Posted in | Biofuels | Energy Efficiency

Use of Rhodium-Based Catalysts to Directly Convert Methane into Usable Fuel

Researchers aspiring to created innovative energy resources have, for a long time, engaged in achieving the direct transformation methane into a usable fuel, for instance, methanol. Methane is a simple and plentiful chemical contained in natural gas. To date, researchers have needed high temperatures, which are very costly, to achieve this direct transformation.

The researchers gained new insights into the atomic-scale structure of rhodium-based catalysts. (Image courtesy of Lawrence F. Allard and Oak Ridge National Laboratory.)

As part of an innovative research, scientists from the U.S. Department of Energy’s (DOE) Argonne National Laboratory, Tufts University, and Oak Ridge National Laboratory collaborated to investigate the ability of rhodium-based catalysts to achieve this transformation under less severe conditions.

Our work shows the potential of rhodium to enable this conversion under ‘mild conditions’ such as lower temperatures, converting methane to methanol under mild conditions could have significant applications and present a breakthrough in catalysis.

Sungsik Lee, an Argonne X-ray scientist.

Methanol is an important raw material for producing chemicals that are used to manufacture not only products such as plywood, plastics, and paints, but also other products. Methanol can also be prospectively used for fueling vehicles or it can be converted to synthesize high-grade hydrogen for fuel cells.

The long-time interest in discovering effective techniques for transforming methane into methanol has gained momentum in the recent past due to the large quantities of methane detected in US-based natural gas.

Yet, the prevalent technique for synthesizing methanol from methane necessitates a multi-step procedure that is not effective and is not economical to be used for small-scale applications.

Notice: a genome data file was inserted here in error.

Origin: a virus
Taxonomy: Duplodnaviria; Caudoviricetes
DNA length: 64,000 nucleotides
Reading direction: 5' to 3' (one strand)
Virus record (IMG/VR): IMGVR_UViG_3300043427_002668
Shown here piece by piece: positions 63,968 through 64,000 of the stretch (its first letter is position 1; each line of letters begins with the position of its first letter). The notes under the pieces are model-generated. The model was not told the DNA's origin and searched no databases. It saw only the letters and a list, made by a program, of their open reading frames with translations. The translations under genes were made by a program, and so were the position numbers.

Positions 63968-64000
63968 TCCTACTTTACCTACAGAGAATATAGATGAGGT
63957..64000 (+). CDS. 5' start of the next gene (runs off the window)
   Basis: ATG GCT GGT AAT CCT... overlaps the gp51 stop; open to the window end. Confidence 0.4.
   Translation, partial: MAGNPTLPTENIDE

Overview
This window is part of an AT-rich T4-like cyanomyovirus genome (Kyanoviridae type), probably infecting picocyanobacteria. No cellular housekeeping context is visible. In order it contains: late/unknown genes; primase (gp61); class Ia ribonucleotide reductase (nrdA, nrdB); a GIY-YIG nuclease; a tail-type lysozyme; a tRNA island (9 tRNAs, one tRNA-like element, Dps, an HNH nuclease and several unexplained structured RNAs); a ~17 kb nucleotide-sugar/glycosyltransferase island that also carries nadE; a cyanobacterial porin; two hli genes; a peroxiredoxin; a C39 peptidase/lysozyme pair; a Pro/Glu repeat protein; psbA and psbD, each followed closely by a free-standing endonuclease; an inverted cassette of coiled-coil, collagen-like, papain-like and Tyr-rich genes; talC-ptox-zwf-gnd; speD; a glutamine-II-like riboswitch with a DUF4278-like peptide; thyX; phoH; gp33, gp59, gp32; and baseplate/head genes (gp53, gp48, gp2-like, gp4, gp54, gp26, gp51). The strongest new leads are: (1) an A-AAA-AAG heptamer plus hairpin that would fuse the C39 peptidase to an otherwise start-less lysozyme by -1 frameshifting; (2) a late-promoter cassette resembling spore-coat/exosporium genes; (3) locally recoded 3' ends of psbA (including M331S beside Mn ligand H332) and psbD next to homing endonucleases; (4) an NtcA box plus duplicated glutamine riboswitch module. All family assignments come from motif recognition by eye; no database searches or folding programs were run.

The research group has formulated an innovative technique for transforming methane into methanol by using rhodium and investigated the efficiency of rhodium catalysts under disparate conditions. The study has been published in the journal Nature. The catalysts, which were formulated by means of comparatively uncomplicated processes, were adopted to better transform methane into methanol and acetic acid by using oxygen (O2) and carbon monoxide (CO) under less severe conditions.

The direct conversion of methane to liquid methanol has been an unsolved problem in catalysis, through the use of various testing facilities, including Argonne’s Advanced Photon Source, we were able to provide new insights into the atomic-scale structure of these noble catalysts, which are atomically dispersed rhodium complexes rather than nanoparticles.

Sungsik Lee, an Argonne X-ray scientist.

As part of a commentary in Nature, hinged on the research, Ive Hermans, chemistry professor at the University of Wisconsin-Madison, explained that the research “links homogeneous organometallic chemistry … with solid-phase (heterogeneous) catalysis, and illustrates the importance of understanding catalysts at the atomic scale.”

In their research, the scientists have proposed that more study and investigation will throw light on the mechanism and reaction pathways that will guide the designing of an innovative catalyst for the transformation of methane.

While our work is still far from commercial application, it may inspire research directions for new methane-converting catalysts,” stated Lee.

The paper published in the Nature has been titled “Mild oxidation of methane to methanol or acetic acid on supported isolated rhodium catalysts.” Argonne’s Advanced Photon Source is a DOE Office of Science User Facility. DOE’s ARPA-E program funded the study.

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